For the second straight year, a? Cleveland Browns fan is arranging a parade for fans should the team finish the season winless.
Chris McNeil, who says he has had Browns season tickets in his family for at least 30 years, raised his required goal of $10,000 this week, when headache medication brand Excedrin contributed the final $7,683.
McNeil was all ready to have the parade last year, but then the Browns won on Christmas Eve. The Browns matched the $10,000 McNeil had raised, and a few more donations brought the total to $50,000, which was given to the Cleveland Food Bank.
Last week, with the Browns sitting at 0-11, McNeil met with all the necessary parties in Cleveland to pull off the parade in the event the team finishes 0-16. Some of the largest costs for the parade, which would be held on Jan. 6, include security and insurance that meets the city's requirements.
"Everything has been so negative around the Browns, this would just be a way to have some fun and it's obviously a shot across the bow to the Browns owner," McNeil said. "It's not celebrating losing. It's just a way of saying, we're fans and these aren't our Browns."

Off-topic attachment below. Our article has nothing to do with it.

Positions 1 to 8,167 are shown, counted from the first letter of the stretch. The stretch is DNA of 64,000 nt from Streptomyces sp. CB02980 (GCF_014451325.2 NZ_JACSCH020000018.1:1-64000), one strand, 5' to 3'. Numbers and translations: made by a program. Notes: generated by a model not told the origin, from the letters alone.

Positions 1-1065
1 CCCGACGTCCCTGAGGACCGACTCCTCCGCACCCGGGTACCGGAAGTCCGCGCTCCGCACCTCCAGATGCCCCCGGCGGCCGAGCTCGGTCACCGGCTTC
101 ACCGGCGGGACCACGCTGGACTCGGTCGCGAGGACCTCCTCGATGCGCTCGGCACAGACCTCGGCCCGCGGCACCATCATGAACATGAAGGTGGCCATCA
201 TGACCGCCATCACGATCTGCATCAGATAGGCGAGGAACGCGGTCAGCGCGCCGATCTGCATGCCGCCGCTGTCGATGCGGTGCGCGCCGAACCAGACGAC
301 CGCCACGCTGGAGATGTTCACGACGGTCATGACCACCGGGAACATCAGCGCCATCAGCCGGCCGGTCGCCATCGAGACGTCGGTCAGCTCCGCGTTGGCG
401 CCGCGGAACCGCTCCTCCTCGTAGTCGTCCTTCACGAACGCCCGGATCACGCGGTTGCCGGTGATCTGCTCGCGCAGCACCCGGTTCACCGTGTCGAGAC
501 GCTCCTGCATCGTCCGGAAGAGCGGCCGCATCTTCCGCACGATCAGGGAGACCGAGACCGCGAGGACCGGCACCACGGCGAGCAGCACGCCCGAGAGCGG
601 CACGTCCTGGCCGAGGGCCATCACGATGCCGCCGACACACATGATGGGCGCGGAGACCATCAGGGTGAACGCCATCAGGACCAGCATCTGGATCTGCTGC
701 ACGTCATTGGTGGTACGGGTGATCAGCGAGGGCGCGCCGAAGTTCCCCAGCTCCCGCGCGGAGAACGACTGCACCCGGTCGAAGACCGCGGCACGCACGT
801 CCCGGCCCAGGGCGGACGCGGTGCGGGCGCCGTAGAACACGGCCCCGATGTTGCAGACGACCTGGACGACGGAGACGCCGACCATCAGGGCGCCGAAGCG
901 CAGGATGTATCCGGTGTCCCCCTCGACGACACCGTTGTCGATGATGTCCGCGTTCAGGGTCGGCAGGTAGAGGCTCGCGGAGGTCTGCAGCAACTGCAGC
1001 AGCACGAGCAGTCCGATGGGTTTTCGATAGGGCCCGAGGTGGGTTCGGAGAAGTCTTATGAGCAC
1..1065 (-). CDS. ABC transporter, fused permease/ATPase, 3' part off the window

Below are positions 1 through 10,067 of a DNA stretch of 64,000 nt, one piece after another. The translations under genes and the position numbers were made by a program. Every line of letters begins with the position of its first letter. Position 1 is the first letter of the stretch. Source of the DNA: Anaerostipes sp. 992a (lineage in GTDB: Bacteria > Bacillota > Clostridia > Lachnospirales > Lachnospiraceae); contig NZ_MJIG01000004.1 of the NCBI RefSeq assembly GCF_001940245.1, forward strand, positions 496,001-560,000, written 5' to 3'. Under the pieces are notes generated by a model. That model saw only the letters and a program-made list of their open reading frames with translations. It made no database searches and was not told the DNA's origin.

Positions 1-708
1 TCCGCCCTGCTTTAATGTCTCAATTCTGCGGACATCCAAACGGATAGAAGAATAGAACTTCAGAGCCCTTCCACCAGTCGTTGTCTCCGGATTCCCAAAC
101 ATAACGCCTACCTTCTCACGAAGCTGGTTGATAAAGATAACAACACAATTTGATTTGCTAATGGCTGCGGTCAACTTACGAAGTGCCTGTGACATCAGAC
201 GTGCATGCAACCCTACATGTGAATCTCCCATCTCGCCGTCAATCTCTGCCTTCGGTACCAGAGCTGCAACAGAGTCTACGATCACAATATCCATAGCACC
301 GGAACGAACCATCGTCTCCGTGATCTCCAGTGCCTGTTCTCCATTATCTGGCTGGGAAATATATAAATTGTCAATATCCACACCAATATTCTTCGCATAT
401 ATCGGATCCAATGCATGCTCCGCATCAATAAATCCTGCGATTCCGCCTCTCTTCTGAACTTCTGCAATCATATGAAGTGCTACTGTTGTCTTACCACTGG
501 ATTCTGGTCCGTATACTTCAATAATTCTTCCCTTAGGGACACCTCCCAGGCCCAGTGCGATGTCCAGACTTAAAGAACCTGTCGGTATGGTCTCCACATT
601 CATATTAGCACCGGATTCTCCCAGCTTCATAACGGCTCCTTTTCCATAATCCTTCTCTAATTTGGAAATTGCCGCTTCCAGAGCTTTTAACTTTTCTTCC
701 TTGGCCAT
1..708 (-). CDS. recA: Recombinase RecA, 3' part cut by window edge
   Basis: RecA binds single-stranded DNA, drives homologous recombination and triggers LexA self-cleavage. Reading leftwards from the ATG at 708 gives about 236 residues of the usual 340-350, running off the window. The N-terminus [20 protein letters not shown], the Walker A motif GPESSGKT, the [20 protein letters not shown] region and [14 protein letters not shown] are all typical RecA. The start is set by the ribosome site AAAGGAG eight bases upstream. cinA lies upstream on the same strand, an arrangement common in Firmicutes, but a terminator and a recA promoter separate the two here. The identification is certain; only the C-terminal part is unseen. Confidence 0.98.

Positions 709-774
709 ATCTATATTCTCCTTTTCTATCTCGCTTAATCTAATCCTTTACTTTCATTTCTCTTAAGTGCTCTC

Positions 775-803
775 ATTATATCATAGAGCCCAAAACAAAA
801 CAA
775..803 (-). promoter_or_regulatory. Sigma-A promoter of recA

For their part, the Browns have somewhat cooperated. The plan for the parade is to make a loop -- or as McNeil says, a "0" -- around FirstEnergy Stadium, where the team plays its games. In order to use the side of the street that the stadium is on, McNeil said he had to get the Browns' permission.
"As we said last year around this time, our hope is to give our fans a better reason for a parade," said Browns spokesman Peter John-Baptiste. "Last year, a Browns win canceled the parade and resulted in helping feed some citizens in need through a donation to the Cleveland Food Bank, that was a positive result. We understand and appreciate the passion of Cleveland Browns fans and would love nothing more than to get them some wins before the season ends."
For his part, McNeil doesn't necessarily want the team to lose out, either.
"I'm hoping they win a game," said McNeil, who attended a season-low one game this year, but promises to be at the home finale next week against the Baltimore Ravens if a winless season is still on the line. "But if they don't, it's a nice hedge to have this."
Caryn Previdi, a spokeswoman for Glaxo Smith Kline, the parent company of Excedrin, said the company saw the opportunity as a fun way to "help the Browns suffer less during another rough season." Previdi said exact plans of how much of a presence the brand would have at the event is unknown.
Based on social media interest, McNeil said the city is planning for around 2,000 people to attend should the Browns pull off the feat.
If they did, they'd join the 2008 Detroit Lions as the only teams to lose all games in a 16-game schedule.